Jesus Aguilar has made himself a staple in the Milwaukee Brewers’ lineup with power and clutch hitting. Has he done enough to warrant an All-Star selection?
Heading into the season, many questions surrounded Jesus Aguilar. Would he even make the Milwaukee Brewers roster out of spring training? How often would he play? Would his production suffer in a part-time role?
Well, he wound up making the roster out of spring training as a bench bat and became much more than that. When Eric Thames injured his thumb, Aguilar stepped in and showed he deserved to play every day. In fact, he’s even put himself in position to vie for a spot on the All-Star team. Does he have what it takes to actually make the squad?
Jesus Aguilar’s Stats
Through 67 games this season, Aguilar holds a .299/.358/.597 slash line. That slugging percentage is actually third-best in the National League, and his OPS is in the top 10. He also tallied 16 home runs and 50 RBI already, both of which put him on pace for career bests. Though he’s only fourth in the National League in homers, he actually leads the league in at-bats per home run (12.6).
Other metrics suggest this performance isn’t a fluke, either. His BABIP is at a reasonable .328 mark, and despite the fact that he has a 24.9 percent strikeout rate, he’s walking nearly nine percent of the time. This keeps his on-base percentage at a solid level to help him impact games for the Milwaukee Brewers even when he’s not making contact.
Comparing Jesus Aguilar to other NL First Basemen
For comparison’s sake, let’s put Aguilar’s slash line next to a few unidentified first basemen.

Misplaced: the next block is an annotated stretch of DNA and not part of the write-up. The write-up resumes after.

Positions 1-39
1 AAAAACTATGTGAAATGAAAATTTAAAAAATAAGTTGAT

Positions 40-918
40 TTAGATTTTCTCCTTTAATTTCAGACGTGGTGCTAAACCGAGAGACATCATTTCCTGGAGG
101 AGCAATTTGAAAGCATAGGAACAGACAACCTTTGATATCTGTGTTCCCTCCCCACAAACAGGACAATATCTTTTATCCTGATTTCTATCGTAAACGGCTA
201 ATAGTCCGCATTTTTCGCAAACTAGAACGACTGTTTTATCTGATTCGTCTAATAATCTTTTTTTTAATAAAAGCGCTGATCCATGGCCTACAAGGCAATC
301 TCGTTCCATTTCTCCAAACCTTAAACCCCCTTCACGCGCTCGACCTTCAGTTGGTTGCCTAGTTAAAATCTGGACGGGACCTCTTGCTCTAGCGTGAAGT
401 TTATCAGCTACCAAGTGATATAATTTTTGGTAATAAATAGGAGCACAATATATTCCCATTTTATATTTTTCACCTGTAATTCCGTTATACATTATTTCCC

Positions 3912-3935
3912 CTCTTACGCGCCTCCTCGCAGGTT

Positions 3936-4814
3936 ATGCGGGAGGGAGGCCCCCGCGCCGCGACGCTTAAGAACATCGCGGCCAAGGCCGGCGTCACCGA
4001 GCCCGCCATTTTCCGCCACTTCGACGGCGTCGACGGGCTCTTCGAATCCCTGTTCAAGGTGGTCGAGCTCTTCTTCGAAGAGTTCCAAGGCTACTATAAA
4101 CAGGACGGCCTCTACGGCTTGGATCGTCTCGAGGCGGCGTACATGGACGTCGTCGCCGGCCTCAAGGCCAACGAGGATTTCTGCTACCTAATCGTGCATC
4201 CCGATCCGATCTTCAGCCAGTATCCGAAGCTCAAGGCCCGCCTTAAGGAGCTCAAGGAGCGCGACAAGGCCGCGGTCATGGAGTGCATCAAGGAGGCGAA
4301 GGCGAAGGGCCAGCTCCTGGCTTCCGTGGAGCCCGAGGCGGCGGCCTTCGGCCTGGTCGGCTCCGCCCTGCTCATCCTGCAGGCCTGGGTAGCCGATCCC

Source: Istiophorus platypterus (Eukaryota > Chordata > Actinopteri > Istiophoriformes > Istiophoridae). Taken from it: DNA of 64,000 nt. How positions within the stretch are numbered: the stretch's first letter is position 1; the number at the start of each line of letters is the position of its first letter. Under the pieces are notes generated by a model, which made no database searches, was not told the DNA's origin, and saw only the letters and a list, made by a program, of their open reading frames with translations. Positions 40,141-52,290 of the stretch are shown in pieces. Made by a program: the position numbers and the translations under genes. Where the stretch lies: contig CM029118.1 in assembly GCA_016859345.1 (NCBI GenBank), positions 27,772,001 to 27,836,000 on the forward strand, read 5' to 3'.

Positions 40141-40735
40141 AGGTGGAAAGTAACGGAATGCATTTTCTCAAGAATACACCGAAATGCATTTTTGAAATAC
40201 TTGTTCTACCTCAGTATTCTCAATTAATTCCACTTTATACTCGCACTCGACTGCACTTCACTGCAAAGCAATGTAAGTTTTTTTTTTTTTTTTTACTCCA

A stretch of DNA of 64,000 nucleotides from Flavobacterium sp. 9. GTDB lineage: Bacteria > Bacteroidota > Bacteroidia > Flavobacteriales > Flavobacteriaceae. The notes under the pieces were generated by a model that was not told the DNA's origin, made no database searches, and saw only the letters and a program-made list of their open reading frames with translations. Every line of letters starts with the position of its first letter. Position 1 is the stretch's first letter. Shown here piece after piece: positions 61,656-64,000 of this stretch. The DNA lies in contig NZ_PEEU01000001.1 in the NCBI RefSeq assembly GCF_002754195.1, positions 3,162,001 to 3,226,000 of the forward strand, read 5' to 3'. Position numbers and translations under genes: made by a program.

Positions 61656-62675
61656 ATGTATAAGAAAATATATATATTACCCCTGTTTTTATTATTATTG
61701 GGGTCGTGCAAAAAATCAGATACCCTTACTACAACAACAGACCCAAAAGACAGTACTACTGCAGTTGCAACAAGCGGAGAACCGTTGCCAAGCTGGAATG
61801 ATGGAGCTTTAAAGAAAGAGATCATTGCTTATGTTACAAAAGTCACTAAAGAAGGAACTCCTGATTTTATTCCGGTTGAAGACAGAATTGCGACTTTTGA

Player B: .264/.376/.529
Player C: .305/.433/.467
Can you guess who Players B and C are? Player B is actually Paul Goldschmidt. He has a relatively similar slash line despite his rough start to the season, but Aguilar actually tops him in two of the three categories.
Player C has a significantly higher on-base percentage, but his slugging numbers are lackluster in comparison to Aguilar. Give up? It’s Joey Votto, who was in the MVP conversation just a year ago.
Let’s set slash lines aside for a bit. How does Aguilar stack up in terms of raw counting stats?
Aguilar: 16 HR, 50 RBI, 37 R, 12 2B, 0 3B
Goldschmidt: 17 HR, 41 RBI, 54 R, 15 2B, 4 3B
Votto: 8 HR, 41 RBI, 41 R, 16 2B, 2 3B
Player D: 15 HR, 53 RBI, 48 R, 21 2B, 2 3B
I added in Player D to add another element to the conversation. Who is he? None other than top vote-getter Freddie Freeman. He has a much higher batting average than Aguilar, but honestly, those counting stats aren’t that different overall.
All in all, Jesus Aguilar has a surprisingly strong case for the All-Star Game. He’s not necessarily the top performer in any one category, but he’s competitive across the board.
Unfortunately, Aguilar is not on the All-Star ballot, so his vote tally is really hurting as a result. Never fear: there is a way you can vote for him. Simply avoid voting for any other first baseman listed, and write in his name any time you vote. You can even write him in on the online ballot!
If we all work together, we can send Jesus Aguilar to the All-Star Game. #BelieveInJesus!